Friday, December 14, 2007

The SARS Epidemic

The SARS Epidemic: Challenges To China's Crisis Management

Author: John Wong, Zheng Yongnian

Publisher: World Scientific

Date: August 15, 2004

Pages: 234


In the first half of 2003, severe acute respiratory syndrome (SARS) suddenly struck China and Hong Kong, claiming many lives and causing panic. It also jolted their economic growth, disrupted the social life of their citizens, and created much stress and strain on their political systems and governance.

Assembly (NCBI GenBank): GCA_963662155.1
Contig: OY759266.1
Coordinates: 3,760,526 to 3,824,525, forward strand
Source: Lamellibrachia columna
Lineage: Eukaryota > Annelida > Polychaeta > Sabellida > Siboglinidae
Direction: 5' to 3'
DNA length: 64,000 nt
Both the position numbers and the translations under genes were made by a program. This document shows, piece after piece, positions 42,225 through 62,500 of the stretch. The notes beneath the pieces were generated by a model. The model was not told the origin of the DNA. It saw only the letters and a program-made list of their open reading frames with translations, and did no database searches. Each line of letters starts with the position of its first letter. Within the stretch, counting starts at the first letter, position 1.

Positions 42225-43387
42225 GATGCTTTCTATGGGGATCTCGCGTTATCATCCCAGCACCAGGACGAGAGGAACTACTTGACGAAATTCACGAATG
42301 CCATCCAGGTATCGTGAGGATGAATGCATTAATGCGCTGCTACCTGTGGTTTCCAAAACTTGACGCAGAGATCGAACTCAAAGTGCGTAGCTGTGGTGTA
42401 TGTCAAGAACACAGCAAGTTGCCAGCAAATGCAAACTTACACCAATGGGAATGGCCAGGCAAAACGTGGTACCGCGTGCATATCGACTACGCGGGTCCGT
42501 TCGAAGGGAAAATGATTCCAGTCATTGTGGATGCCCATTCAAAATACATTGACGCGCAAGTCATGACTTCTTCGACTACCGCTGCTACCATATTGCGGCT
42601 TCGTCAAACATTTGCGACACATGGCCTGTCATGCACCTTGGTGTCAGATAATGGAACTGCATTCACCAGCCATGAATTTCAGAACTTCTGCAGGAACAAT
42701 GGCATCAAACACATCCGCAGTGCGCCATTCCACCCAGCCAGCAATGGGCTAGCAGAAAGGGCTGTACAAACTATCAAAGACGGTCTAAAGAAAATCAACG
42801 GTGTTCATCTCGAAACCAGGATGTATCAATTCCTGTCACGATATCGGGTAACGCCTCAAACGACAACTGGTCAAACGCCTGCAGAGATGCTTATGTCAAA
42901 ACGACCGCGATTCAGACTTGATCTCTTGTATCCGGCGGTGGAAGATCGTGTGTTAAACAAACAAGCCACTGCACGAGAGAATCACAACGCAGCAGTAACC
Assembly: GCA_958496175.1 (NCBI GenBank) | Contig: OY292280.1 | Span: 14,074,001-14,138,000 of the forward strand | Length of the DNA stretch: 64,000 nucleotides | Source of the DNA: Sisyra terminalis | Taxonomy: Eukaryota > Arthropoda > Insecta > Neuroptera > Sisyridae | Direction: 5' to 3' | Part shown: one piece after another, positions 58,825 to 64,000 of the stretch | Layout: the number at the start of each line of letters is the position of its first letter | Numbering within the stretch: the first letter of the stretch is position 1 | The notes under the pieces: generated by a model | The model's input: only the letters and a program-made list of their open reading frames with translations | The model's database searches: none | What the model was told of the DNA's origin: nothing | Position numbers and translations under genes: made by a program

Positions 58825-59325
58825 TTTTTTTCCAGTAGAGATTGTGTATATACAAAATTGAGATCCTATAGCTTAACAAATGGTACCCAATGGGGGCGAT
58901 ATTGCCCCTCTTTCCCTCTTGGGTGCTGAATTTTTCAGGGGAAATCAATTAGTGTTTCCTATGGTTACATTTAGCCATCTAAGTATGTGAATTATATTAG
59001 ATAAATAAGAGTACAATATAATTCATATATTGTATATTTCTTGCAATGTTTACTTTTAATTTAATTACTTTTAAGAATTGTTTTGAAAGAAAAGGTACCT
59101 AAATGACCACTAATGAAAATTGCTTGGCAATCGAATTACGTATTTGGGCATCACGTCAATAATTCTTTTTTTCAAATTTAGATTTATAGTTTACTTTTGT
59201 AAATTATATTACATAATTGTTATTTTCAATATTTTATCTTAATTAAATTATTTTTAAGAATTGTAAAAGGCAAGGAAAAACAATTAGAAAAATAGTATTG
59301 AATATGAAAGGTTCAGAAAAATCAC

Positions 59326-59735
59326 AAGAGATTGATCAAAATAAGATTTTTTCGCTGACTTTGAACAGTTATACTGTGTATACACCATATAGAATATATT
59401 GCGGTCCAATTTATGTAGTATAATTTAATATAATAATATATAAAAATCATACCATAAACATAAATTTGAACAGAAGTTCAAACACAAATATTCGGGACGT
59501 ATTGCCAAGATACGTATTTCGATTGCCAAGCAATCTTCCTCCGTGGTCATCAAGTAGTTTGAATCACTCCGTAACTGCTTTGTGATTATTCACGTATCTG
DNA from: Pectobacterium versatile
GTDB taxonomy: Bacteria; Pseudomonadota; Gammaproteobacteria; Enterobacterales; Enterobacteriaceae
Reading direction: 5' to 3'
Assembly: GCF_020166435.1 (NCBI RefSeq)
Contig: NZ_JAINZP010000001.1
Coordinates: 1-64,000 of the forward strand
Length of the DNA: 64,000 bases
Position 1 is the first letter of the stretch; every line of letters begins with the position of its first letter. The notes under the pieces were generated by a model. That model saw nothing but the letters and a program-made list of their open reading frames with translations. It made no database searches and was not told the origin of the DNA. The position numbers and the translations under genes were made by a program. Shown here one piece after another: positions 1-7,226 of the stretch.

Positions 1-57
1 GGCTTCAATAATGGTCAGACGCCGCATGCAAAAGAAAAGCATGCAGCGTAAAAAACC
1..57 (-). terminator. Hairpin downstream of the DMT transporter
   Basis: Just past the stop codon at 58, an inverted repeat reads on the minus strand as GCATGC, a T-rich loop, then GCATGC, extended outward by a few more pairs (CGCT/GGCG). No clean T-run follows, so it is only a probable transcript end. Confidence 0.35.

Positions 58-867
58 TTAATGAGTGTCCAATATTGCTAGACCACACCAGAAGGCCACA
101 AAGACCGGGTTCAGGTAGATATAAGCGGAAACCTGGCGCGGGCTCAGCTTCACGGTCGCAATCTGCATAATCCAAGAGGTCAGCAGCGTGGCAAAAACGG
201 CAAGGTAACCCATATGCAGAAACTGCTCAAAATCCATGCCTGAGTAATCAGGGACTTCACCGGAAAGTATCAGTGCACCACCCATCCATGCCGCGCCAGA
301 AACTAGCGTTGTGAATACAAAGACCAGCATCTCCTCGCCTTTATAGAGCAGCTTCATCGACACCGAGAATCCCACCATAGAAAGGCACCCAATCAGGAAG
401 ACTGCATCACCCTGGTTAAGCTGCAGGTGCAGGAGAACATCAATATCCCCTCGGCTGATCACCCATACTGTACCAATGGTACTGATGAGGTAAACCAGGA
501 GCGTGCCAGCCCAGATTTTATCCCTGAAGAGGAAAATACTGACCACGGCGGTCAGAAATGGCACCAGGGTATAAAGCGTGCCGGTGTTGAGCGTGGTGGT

Like dealing with other "external shocks", the management of the SARS crisis provides a good opportunity to examine the weaknesses and strengths of the political systems of China and its special administrative area, Hong Kong. Although both are Chinese communities, their political systems differ. China remains an authoritarian political system, despite the dramatic economic transformation that has occurred over the past two decades. Hong Kong inherited the British colonial political system with a rich tradition of rule of law and an efficient bureaucracy. Nevertheless, after its return to China, societal demands for greater democratization have increased. Given the different political settings of these two Chinese communities, it would be interesting to examine how they responded to the SARS crisis.

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